I am taking measurements with Multispeq in a quite wide barley field where plants present erect leaves. I would like to know in which side of the plot should I stand to take the measurements, as one side is shaded and the other faces the sun, even if I try to measure in central hours when the sun is high. What would be more accurate?
I understand the part about not moving the leaf from its original position, but the values will be different if I take measures from the right side (all leaves exposed to the sun) or if I go through the plots with the sun on my face (all leaves shaded). Would be enough taken into account in a mix model with sqrtPAR and timeofday?
Thanks in advance
This is a really great question, and we have been looking into the effects of this and other types of "user bias" in PhotosynQ experiments.
When used as a "big data" field instrument, the most powerful approach is to take as unbiased sampling of photosynthesis under the entire gamut of conditions the plant experiences, but also record these conditions so that analyses can figure out what happened. In this case, I would argue that you should randomize the direction of the measurements to avoid bias. Note that, in fields with north-south oriented rows, the effects of "row sidedness" will be compounded by such factors as time of day!
(Of course, you can always use the MultispeQ and PhotosynQ on "reductionist" experiments, in which lighting etc are highly controlled, e.g. in a growth chamber or greenhouse, and if the conductions are sufficiently simplified or even-ized it might be possible to use one side of the plant as representative. However, these environments may not really be relevant to the field!)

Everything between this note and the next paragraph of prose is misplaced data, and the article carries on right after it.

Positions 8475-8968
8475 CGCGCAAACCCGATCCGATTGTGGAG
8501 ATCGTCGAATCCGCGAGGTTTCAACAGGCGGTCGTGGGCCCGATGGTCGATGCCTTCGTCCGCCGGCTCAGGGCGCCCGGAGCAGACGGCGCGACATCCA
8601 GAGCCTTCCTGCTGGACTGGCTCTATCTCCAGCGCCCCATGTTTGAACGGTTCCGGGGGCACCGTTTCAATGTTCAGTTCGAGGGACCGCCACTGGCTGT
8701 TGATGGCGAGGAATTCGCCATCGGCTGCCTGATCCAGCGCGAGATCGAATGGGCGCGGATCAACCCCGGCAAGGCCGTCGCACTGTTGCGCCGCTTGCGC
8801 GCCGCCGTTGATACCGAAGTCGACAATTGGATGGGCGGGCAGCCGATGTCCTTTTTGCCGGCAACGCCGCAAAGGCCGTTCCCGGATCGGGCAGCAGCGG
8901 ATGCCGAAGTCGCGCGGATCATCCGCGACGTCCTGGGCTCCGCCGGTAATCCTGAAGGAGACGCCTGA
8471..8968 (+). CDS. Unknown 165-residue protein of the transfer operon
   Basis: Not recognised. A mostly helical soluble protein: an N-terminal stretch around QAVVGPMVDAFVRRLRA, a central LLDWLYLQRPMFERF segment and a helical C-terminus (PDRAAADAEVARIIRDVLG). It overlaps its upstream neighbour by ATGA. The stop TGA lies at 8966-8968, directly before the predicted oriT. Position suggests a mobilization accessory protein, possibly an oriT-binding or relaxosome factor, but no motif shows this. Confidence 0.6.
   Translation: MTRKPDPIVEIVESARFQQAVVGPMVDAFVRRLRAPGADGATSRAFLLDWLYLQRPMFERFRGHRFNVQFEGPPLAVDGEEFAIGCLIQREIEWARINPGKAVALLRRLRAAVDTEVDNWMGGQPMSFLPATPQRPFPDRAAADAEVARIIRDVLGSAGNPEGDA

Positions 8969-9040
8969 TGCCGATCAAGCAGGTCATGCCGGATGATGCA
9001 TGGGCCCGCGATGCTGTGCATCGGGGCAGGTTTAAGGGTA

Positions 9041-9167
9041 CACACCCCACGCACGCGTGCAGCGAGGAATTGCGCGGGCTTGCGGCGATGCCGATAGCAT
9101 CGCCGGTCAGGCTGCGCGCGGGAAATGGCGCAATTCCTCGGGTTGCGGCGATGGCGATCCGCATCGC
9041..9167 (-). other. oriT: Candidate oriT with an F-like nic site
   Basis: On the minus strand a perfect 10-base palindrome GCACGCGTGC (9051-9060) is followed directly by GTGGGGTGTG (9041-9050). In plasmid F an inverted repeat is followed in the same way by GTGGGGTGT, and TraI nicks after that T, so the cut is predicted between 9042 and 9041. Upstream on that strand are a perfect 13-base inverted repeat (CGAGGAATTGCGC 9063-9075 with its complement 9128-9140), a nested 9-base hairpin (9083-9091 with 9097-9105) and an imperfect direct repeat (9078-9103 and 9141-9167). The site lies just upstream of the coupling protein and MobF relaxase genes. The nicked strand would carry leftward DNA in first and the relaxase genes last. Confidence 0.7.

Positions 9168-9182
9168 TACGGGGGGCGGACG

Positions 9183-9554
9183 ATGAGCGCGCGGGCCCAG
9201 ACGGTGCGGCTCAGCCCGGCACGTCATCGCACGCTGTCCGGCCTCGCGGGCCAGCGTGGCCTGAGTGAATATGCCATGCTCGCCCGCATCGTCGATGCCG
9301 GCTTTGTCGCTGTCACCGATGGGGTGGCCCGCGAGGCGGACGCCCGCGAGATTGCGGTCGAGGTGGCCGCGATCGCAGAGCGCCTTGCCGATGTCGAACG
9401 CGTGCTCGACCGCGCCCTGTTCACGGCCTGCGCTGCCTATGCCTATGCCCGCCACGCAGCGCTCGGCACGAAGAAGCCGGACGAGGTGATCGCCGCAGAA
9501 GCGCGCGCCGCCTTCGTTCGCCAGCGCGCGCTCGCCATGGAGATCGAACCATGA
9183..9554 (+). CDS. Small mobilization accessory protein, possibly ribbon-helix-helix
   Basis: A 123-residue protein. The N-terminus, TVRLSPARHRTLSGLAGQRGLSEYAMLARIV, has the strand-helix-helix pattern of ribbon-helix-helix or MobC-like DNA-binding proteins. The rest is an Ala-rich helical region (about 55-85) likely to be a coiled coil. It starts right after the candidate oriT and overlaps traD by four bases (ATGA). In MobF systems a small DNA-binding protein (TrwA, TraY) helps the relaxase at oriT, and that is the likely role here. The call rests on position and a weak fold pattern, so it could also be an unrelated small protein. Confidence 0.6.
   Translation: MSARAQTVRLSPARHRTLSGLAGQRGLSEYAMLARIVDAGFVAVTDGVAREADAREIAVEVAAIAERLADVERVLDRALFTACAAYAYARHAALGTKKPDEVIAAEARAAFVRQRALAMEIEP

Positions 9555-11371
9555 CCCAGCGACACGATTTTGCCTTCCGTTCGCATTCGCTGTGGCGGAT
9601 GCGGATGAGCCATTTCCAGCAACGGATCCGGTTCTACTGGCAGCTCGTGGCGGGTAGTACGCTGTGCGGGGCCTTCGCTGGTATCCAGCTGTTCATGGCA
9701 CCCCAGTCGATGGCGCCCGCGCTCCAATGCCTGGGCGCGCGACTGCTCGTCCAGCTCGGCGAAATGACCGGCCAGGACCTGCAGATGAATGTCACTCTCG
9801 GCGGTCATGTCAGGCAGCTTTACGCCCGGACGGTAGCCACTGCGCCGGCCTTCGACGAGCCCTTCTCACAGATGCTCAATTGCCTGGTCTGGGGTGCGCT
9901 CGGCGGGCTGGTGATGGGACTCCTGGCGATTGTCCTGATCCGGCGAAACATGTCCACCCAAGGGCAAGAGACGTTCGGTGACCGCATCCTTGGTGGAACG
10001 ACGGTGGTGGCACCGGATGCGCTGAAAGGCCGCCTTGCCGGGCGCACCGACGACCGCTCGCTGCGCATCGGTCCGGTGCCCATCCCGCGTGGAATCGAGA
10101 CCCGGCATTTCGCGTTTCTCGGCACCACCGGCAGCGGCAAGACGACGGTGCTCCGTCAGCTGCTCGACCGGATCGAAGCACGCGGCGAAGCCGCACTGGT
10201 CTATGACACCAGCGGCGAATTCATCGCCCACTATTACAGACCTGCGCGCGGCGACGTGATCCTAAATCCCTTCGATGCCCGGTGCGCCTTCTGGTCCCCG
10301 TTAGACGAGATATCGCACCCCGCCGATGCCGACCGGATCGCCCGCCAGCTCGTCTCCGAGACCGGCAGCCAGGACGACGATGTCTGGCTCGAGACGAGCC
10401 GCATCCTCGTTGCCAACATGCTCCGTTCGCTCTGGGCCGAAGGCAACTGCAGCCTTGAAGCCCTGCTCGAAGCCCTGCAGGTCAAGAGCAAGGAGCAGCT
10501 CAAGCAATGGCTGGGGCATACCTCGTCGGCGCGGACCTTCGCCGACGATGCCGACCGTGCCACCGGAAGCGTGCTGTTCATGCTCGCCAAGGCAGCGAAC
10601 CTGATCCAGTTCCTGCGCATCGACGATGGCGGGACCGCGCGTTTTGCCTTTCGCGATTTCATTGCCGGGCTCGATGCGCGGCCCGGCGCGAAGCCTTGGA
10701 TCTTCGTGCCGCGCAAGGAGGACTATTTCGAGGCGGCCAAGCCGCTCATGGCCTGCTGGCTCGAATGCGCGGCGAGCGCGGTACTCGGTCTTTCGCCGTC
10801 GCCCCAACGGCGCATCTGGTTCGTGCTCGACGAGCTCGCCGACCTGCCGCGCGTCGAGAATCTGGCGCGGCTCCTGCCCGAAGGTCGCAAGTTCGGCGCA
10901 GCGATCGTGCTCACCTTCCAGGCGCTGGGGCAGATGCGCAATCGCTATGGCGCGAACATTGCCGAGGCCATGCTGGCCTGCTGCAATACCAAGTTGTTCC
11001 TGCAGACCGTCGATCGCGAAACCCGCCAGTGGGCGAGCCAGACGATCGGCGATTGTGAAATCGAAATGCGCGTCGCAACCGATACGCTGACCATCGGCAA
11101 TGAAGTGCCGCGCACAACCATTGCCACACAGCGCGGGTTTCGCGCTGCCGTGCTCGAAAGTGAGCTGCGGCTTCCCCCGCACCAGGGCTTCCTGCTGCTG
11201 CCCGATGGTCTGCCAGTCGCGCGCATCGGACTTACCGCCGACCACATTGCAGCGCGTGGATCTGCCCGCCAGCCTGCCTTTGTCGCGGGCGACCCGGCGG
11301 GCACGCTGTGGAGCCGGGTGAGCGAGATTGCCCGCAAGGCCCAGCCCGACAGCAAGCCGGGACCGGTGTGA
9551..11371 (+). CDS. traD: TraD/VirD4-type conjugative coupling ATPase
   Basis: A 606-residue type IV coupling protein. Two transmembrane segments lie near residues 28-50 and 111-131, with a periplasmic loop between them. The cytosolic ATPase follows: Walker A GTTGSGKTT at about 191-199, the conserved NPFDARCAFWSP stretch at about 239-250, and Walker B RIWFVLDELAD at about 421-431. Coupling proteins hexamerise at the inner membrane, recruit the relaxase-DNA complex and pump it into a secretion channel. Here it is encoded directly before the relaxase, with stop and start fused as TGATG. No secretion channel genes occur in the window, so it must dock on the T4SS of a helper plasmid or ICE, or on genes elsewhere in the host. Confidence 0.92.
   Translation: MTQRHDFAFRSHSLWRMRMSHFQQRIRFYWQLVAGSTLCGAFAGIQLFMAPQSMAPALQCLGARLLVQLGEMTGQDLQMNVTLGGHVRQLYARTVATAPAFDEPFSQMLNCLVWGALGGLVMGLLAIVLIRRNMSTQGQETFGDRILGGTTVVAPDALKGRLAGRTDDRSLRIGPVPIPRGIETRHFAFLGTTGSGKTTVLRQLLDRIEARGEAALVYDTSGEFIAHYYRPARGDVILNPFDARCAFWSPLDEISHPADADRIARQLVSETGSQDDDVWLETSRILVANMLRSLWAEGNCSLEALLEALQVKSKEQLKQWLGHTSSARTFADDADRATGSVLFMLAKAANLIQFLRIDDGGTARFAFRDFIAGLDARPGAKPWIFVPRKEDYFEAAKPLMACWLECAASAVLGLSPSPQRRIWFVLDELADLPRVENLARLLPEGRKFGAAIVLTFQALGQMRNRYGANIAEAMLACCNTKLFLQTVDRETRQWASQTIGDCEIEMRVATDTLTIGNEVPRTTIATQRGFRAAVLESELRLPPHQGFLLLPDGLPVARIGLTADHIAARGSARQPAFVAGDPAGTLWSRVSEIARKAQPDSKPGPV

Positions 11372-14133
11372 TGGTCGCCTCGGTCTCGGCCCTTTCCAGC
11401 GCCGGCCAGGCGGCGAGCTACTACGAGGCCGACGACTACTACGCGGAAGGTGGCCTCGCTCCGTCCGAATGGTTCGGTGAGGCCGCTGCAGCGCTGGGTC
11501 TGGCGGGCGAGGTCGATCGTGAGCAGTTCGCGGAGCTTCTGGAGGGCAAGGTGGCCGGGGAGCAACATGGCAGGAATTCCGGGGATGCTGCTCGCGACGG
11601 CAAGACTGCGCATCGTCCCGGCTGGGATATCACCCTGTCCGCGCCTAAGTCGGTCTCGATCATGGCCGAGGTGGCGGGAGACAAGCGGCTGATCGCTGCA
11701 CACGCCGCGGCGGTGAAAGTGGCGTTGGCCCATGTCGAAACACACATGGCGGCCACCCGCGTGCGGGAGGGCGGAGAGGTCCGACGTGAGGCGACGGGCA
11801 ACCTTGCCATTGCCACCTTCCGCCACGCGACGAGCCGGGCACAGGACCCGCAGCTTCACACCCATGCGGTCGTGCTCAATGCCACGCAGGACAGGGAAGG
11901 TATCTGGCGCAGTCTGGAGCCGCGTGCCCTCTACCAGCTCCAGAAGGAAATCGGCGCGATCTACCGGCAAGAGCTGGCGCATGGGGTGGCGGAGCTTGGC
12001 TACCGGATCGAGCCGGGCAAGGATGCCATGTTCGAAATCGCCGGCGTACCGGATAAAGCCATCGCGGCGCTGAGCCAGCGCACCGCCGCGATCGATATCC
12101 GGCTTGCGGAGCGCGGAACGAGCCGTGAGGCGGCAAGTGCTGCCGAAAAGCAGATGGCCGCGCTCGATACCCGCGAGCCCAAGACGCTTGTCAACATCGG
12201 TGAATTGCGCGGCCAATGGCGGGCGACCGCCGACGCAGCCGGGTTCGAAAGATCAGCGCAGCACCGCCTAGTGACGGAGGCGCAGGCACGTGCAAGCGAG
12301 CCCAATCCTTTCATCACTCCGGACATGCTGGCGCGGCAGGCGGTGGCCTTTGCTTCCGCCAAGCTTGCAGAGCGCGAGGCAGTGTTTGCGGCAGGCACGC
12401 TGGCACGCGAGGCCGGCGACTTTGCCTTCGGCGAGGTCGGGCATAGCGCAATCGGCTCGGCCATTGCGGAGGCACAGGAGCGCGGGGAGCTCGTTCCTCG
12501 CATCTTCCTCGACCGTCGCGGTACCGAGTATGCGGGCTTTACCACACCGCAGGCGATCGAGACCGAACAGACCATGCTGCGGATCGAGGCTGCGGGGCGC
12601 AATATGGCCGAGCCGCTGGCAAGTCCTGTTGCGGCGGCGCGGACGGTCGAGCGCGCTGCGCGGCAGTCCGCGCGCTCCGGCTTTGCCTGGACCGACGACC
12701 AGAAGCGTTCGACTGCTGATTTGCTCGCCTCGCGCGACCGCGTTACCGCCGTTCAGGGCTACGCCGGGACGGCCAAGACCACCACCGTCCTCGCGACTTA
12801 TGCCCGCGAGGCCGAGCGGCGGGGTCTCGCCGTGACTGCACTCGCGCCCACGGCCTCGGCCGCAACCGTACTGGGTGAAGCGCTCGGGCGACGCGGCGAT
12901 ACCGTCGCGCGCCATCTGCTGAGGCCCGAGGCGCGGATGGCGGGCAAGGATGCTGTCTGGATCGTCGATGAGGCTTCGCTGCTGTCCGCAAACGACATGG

We are working on statistical methods to automatically detect these sorts of bias in experiments by analyzing factors that should not be biologically-determined. Some of the experiments we have analyzed even in controlled greenhouses, show unexpected biases. For example, in one experiments we found that the greenhouse lighting favored the control over the experimental plants, i.e. the light was higher in one part of the greenhouse room compared to the rest! This led us to suggest some statistical sub-sampling for the existing data, and recommend a different layout for the plots in future experiments. (If you have some good field data sets relevant to detecting such bias, and are willing/interested in participating in our efforts to detect and address these, please let me know!)
In any case, it is always better to avoid bias as much as possible during the measurements. To facilitate less biased data collection, we introduced the ability fo PhotosynQ App to guide the user using randomized sampling instructions. These can be uploaded using the .csv feature during the generation of projects.
Accuracy is not really an issue. It is really a question of what you want to know. Yes, the shading will play an important role and therefore taking observation under a variety of light conditions might be the best way for revealing differences across lines, treatments or field position. Keep in mind the values of phi2, ecst and others will change not only depending on plot shading but as a function of how cloudy/sunny it is on a given day.
I guess this is a long way of saying if you are going to take lots of measurements it is best to get them under the full range of conditions in your plot. You could aways add a question in your project about shade position to the project.
Hope that helps